In recent postings, there’s been some (quite correct!) inferences about my situation.  Let me dispel any confusion, so you’re aware of my perspective.

I work for a Fortune 500 company in their IT department.  Our company and team has done Linux and UNIX AD integration using 2 ½ commercial products for over 12 years now.  (that third product was used only in a very limited scope). 

Our team has oversight for about 30,000 Linux servers – 17K of them that are AD-integrated and 13K in the process of getting there.

So, my team and our server support organization has a wealth of experience with the Linux client configurations of AD integration.  We know our company incident procedures and that escalation process.  Thus, I can say with confidence (for instance) that Linux sysadmins are engaged in the infrequent occurrence that AD integration is bulloxed on a particular Linux server.

So, while we have a wealth of experience in AD/LDAP Linux and app integration, we are frankly newbies to sssd.  I fully admit to my inexperience in sssd configuration and setup.  However, I have been using it and evaluating it for almost a year.  I have it working on RHEL7, RHEL8 and (just last week) RHEL6.

I have gone through all anticipated test cases and – except for one totally obscure edge case --  sssd appears like it can do everything the commercial AD integration products can do.  I say that – although I have two open sssd cases with our OS vendor.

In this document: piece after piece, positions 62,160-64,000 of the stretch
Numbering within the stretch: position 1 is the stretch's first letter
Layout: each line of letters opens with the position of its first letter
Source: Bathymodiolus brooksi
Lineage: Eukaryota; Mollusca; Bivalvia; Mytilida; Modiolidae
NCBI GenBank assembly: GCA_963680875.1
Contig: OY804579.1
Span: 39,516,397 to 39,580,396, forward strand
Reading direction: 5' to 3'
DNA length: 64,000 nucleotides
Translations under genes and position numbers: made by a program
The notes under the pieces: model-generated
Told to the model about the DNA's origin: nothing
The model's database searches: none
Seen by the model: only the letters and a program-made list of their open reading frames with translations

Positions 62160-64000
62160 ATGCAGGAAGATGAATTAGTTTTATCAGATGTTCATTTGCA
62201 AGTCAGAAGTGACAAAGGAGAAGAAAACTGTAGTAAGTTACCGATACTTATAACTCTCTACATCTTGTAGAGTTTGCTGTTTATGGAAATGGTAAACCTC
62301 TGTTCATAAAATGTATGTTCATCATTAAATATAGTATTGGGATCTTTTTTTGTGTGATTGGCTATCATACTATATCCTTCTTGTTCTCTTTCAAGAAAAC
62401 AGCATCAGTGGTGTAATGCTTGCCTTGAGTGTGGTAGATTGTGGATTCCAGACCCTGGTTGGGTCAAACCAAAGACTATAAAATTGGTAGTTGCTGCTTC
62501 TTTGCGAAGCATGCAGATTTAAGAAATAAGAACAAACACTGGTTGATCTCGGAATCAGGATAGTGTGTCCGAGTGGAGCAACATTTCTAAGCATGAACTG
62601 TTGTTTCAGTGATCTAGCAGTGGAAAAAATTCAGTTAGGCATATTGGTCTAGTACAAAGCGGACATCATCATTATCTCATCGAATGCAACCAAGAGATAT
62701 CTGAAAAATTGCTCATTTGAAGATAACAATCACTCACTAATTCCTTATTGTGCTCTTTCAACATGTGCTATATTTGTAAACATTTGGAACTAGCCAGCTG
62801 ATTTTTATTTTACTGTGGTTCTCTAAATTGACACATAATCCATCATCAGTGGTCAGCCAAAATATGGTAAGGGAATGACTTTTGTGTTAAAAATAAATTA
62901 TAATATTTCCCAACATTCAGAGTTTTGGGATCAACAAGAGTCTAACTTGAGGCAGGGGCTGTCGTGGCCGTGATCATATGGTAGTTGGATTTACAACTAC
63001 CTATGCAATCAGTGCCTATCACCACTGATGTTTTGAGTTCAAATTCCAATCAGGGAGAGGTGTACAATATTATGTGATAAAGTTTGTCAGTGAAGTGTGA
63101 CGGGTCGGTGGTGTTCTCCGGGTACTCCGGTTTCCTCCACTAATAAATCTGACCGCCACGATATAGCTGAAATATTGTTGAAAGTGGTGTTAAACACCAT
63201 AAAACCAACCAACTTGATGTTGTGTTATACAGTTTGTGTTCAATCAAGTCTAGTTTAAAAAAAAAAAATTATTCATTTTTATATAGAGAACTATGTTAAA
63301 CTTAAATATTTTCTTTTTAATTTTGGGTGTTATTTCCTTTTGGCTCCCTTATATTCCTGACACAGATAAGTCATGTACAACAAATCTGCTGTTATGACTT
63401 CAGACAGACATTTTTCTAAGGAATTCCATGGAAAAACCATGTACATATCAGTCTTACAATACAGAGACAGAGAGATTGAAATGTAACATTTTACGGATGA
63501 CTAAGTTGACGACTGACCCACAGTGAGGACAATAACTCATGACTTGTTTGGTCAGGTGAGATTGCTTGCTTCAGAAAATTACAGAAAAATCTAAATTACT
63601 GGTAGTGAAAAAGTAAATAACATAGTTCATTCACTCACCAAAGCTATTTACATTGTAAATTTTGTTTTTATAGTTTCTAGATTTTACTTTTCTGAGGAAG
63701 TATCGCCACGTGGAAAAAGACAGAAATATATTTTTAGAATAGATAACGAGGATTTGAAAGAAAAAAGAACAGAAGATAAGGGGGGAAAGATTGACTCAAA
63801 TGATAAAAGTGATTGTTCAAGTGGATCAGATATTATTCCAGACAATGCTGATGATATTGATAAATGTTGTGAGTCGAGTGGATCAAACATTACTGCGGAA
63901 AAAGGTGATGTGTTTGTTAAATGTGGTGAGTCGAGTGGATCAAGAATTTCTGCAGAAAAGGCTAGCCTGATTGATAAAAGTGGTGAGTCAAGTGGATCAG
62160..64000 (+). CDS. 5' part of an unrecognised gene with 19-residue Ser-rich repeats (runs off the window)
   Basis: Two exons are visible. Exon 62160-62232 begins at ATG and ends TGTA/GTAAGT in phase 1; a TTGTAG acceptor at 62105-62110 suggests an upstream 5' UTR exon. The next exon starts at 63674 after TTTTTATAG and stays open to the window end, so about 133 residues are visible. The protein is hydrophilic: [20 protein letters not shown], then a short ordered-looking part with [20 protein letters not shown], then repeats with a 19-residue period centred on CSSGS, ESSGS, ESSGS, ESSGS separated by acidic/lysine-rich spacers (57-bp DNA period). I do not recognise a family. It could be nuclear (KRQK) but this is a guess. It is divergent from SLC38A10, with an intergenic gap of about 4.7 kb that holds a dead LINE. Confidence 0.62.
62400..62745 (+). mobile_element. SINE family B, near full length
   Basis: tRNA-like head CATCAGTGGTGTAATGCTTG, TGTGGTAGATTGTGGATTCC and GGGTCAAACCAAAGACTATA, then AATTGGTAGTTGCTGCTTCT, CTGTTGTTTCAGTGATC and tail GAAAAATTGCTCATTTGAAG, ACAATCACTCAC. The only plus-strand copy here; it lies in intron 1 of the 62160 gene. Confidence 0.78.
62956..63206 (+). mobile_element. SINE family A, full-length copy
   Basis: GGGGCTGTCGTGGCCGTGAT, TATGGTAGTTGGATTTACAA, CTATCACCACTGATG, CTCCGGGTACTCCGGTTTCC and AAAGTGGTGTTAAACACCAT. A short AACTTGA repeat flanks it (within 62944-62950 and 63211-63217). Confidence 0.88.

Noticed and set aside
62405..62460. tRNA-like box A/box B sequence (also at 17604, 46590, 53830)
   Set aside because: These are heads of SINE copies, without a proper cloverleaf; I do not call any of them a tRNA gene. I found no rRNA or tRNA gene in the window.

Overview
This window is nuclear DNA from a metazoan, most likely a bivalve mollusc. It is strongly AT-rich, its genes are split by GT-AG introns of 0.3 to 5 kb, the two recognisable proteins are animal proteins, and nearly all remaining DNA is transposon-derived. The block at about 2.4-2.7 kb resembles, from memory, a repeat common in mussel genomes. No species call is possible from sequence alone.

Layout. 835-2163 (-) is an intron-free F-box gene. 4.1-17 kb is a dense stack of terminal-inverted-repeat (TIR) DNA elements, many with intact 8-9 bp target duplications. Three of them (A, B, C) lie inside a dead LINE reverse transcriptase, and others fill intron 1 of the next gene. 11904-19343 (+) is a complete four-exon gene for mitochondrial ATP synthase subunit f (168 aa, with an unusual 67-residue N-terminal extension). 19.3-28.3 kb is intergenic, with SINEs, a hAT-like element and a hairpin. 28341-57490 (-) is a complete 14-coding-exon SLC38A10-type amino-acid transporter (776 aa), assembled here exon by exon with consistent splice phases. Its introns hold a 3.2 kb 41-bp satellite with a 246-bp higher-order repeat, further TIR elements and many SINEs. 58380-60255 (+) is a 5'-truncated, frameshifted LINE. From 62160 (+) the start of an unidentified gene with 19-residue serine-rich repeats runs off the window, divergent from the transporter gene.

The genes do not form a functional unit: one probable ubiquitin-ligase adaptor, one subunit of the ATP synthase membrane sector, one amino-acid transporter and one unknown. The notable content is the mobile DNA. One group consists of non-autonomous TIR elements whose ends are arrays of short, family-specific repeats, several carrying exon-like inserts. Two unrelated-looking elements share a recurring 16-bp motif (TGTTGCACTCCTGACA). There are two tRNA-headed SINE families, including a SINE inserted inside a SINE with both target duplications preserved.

1.       One has been discussed already on this forum – “realm permit” segfaulting (but only on RHEL8).  Our OS vendor has provided a work-around for this.


2.       I believe the second bug is not a “bug” at all – but it’s due to my lack of understanding of AD and my inexperience with sssd.  I’m currently working that with our OS vendor as well.

Incidentally, if it appears that I’m singularly focused on AD – that’s because I am.  That’s all my company uses for its back-end authentication mechanism.  I’m also singularly focused on RHEL and RHEL-derived Linux servers, for similar reasons. 

Thus, when I suggest an RFE, I’m speaking from my perspective only and my company’s Linux perspective.  I fully realize that other companies have different escalation policies, different authentication back-ends and different situations.  I fully realize that any RFE I suggest would be half-baked (at best) – if accepted, it would surely be re-written to be more generic and useful for a larger target audience.